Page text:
Whether students live in rural areas, are home-schooled, are exceeding what their schools can offer for coursework, or their schools simply lack technical education resources, a majority of young people struggle to find relevant courses in technology education. While plenty of schools offer solid computer science training and certification programs, this can be resource intensive and costly in terms of both the necessary hardware instructional expertise required.
One rural high school in Walla Walla, Washington (yes, it's really called Walla Walla, Washington; I've been there and it may have a funny name, but there's nothing like a Walla Walla sweet onion), turned to simulation software to fill the gap in the courses they were able to offer and the skills they were able to impart. Using LabSim software (available both online and locally installed), the school was immediately able to begin running certification programs in A+, Network+, Security+, CCNA and MCSA.
In a town where graduation rates are low, college placement is lower, and unemployment is relatively high, relevant, rigorous vocational programs are a must. Distance learning and "virtual high school" programs, dual enrollment with local community colleges, apprenticeships, and internships can all supplement limited resources. However, LabSim does provide an interesting alternative that can address needs both at the high school, trade school, and community college/post-secondary level.
According to their website,
Learning is doing, and the only way to master a skill is through practical application. The online labs in LabSim give your students the tools they need to truly master essential skills. And learning correctly means allowing them to make mistakes; which is why we developed online labs that allow students to experience a virtual environment where they can explore all the functionality of the application they're learning.
Course materials include instructional videos, tests and evaluations, as well as simulations ranging from virtual computer repair to sandboxed Linux OS simulations for teaching systems administration skills. As the instructors in Walla Walla found, a hybrid approach of in-class teaching and LabSim work allowed them to reduce their hardware and system needs substantially since much more of the work was simulated.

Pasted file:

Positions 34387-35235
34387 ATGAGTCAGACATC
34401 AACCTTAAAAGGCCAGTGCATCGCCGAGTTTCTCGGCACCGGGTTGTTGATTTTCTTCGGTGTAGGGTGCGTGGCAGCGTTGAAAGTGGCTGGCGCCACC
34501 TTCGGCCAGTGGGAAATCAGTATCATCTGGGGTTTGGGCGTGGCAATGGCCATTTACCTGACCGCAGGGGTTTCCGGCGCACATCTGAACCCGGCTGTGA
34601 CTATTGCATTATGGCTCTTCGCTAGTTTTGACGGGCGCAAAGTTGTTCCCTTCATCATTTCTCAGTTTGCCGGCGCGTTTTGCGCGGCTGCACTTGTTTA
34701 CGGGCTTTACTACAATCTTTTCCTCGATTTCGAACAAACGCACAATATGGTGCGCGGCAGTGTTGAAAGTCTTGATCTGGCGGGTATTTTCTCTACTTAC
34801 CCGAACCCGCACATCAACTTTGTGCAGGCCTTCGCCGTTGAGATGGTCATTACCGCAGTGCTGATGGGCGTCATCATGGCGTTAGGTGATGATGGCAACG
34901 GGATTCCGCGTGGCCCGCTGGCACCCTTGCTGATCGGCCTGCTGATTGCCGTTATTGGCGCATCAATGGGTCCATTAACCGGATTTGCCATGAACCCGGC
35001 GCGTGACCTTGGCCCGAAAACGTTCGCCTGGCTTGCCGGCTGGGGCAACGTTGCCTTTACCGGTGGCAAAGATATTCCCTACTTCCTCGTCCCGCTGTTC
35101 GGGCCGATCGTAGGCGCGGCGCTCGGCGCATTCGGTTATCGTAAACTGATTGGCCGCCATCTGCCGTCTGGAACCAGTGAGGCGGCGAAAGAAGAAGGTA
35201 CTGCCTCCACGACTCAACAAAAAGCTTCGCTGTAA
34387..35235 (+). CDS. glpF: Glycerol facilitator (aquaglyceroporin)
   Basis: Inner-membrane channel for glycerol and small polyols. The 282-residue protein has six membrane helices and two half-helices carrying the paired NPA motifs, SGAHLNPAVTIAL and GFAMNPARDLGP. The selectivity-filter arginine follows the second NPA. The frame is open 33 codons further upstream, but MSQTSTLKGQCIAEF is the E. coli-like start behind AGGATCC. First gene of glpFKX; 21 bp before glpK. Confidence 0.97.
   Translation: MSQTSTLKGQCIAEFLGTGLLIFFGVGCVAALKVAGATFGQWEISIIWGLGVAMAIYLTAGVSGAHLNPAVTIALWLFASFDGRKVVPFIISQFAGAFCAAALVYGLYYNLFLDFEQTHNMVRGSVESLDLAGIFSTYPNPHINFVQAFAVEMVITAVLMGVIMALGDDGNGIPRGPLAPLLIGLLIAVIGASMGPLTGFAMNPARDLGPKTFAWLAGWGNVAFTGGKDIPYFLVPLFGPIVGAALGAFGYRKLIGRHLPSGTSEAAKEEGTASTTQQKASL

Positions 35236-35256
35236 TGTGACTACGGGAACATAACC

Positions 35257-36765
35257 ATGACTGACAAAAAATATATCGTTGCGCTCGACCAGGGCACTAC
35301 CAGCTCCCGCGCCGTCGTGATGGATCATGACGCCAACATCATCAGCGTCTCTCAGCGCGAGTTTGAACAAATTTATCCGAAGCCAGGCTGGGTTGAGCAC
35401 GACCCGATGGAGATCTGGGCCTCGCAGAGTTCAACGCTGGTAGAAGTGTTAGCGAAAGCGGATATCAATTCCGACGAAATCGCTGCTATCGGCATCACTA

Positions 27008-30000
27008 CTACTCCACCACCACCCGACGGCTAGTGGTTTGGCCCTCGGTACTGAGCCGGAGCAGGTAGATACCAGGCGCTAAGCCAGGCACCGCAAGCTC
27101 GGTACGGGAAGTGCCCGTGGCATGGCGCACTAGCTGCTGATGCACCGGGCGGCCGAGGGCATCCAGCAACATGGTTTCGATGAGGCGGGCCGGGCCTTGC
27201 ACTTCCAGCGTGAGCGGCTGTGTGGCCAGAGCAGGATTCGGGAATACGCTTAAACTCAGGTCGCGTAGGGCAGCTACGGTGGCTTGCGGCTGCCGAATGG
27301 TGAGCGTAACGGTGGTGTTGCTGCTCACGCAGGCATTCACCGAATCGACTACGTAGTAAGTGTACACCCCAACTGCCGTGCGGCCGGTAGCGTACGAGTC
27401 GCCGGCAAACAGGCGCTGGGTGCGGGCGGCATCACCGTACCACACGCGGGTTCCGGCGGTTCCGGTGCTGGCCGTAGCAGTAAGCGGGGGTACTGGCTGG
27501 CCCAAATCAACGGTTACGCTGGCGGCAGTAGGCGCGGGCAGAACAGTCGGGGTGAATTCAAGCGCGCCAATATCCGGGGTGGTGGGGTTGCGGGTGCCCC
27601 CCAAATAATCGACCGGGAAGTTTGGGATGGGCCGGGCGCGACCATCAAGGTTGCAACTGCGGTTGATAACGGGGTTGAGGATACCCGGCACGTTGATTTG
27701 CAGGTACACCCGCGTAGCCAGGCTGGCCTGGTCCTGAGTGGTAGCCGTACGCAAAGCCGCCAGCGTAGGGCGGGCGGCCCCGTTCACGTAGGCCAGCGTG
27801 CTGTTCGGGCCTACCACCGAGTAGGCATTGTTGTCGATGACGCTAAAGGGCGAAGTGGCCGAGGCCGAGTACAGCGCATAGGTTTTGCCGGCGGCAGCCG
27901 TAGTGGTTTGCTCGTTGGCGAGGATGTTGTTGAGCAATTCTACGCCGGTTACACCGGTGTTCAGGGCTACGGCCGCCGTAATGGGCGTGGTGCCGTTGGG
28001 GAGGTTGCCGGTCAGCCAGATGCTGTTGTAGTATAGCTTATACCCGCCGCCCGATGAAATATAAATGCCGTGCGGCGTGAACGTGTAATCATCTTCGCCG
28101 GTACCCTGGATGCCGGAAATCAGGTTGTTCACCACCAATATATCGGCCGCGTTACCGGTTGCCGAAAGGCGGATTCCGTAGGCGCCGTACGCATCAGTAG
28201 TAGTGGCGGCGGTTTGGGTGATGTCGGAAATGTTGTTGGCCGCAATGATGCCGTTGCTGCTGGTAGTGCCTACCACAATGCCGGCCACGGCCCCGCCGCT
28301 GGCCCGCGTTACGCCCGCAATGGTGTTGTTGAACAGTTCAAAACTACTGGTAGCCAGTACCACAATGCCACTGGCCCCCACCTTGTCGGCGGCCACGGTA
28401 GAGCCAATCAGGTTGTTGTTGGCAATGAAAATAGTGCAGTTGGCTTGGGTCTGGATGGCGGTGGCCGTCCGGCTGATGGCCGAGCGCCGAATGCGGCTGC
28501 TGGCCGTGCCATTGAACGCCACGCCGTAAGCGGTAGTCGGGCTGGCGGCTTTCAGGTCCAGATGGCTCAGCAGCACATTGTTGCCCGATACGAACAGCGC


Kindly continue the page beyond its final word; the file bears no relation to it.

While the technology and simulations are fairly impressive (and would be a great choice for schools and students who might not otherwise have ready access to full labs or experienced instructors with IT certification backgrounds), they don't come cheap. You can download a free trial of the Windows-only software here (most courses are now available online, as well). However, courses run on the order of $500 for a single-user license. A single user is literally a single user: once a student has completed the course, the software can't be used for another student.
The company does offer multi-user licensing for schools including 3-year licensing deals that allow re-use of the software. They will assemble custom quotes,
but even with expected savings of up to 50% with multi-user options, costs can still add up quickly.
Update as of 6:45, October 16th: The PR folks who originally contacted me about LabSim clarified pricing structures. Higher education students are eligible for up to 80% discounts over the list price on single user courseware. Thus, students in post-secondary education can access these courses for around $50 a piece, increasing the value proposition significantly. In high schools, LabSim offers site licensing that allows full classes to use the courseware. For the cost of that option, schools will need to contact the company directly. The 50% savings noted above, by the way, is the savings that organizations can realize by offering training for multiple staff members; these costs are outside of their educational pricing.
Schools will need to evaluate whether simulations can meet their needs at lower costs than certified staff and full lab implementations. I'm inclined to believe that's the case. I'm also inclined to believe that simulations like these are useful as one-offs for students who want to explore coursework that their schools can't support due to limited funding or interest. In the case of vocational technical schools, though, where well-qualified staff are easier to find and funding for true hands-on, experiential learning is a priority, LabSims will be a harder sell.
Based on the updated pricing above, have my thoughts on LabSims changed? A little bit. As I noted (even at the higher prices), the cost of these programs drastically undercuts staff with significant technical expertise. I also still believe that LabSims can bridge important gaps in public education and even some post-secondary settings where human and physical resources are lacking. However, in vocational-technical settings, these should probably be limited to supplemental materials used in conjunction with hands-on, lab-based learning. When they are supplements, then school IT decision-makers still need to carefully weigh their value, regardless of cost, just as they would any classroom materials they supply to students and teachers.